"How to Find a Business-Minded Compliance Monitor and Minimize Reporting Requirements When Negotiating an FCPA Settlement (Part One of Three)"The FCPA Report
In this article, Kathryn Atkinson discusses FCPA compliance monitors and her experiences as a monitor for KBR. Compliance monitors have traditionally been imposed by the DOJ and SEC when a company is reaching an agreement resolving FCPA charges. The monitor's task is to "evaluate the anti-corruption compliance program, including both components, the anti-bribery pieces and the internal controls as they relate to anti-corruption compliance," Atkinson said. "The mandate is typically that the monitor will ideally get to the point where he or she can certify that the compliance program, as designed and implemented, is adequate to prevent a recurrence of FCPA violations and also is designed to address other anti-corruption laws depending on where the company operates. The end goal is that by the time the monitor is done, the monitor is satisfied that the company has what it needs to maintain compliance with the FCPA and parallel foreign anti-corruption laws," Atkinson explained.
The reporting requirements of the monitor are created as terms of a settlement agreement between the government and the company. Atkinson explained that the government has articulated a variety of factors that it considers when determining what type of reporting obligation is appropriate. For instance, she said, the government will likely consider whether the company voluntarily disclosed its conduct and whether the company cooperated fully with the government's investigation and will ask extensive questions about the character of the violations.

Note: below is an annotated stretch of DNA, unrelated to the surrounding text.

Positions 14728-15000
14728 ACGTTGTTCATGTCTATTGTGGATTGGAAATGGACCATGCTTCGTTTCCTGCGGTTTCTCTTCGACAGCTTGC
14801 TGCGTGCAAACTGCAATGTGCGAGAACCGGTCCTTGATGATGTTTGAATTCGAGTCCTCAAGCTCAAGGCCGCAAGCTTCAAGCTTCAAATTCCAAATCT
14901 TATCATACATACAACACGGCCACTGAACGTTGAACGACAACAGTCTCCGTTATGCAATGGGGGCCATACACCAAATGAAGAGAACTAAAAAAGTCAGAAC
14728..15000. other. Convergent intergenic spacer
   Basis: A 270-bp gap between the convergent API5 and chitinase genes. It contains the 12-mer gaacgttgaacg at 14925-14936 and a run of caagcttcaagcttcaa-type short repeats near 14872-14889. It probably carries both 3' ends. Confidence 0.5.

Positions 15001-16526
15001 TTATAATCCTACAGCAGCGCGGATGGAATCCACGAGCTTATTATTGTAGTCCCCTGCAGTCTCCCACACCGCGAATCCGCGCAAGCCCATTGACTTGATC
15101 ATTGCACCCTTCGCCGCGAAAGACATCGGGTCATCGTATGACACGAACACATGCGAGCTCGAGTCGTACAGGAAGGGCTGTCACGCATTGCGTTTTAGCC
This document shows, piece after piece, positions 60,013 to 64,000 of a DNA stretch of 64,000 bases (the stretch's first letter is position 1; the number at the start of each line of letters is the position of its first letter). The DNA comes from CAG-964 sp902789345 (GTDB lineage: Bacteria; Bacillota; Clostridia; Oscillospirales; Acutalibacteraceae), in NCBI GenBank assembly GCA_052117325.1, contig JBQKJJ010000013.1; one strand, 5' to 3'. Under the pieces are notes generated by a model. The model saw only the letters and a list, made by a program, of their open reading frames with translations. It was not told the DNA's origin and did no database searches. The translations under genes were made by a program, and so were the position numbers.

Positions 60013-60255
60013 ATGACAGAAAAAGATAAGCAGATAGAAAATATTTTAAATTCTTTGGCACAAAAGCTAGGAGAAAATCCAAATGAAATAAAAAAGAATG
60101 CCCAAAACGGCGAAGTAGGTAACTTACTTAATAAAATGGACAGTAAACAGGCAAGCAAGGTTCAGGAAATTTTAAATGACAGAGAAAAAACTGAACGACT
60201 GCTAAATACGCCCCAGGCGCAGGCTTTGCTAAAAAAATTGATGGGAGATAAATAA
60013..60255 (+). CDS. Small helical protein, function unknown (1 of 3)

The DOJ or SEC may ask, "to what extent did the violations evidence a real absence of effective compliance versus something more akin to a rogue employee or a set of rogue employees?" Atkinson said. "How long did it go on? What types of red flags had shown themselves that weren't recognized by others in the company? Were there clear gaps that permitted conduct to go on for a long period of time? How egregious was it? How high up in the company was it?"
She added, "There is a theory that, if it's broken at the top, it is hard to take comfort in the concept that the program is effective, because presumably the tone at the top was defective and that's your starting point for compliance."
While some companies have found monitorships to be costly and burdensome, others feel they can be a positive experience. Atkinson, who served as a monitor for KBR, a global engineering, construction and services company that settled charges with the SEC and DOJ in February 2009, argued that "most of the companies that have been through monitorships in hindsight have found them to be very helpful. Sometimes with more pain than they feel was necessary, whether emotional or financial, but I think most of the companies look back and say their program and their company is stronger for it, and that should be the answer if the monitorship is done right," she said. "There is no reason for it not to be a positive in the end."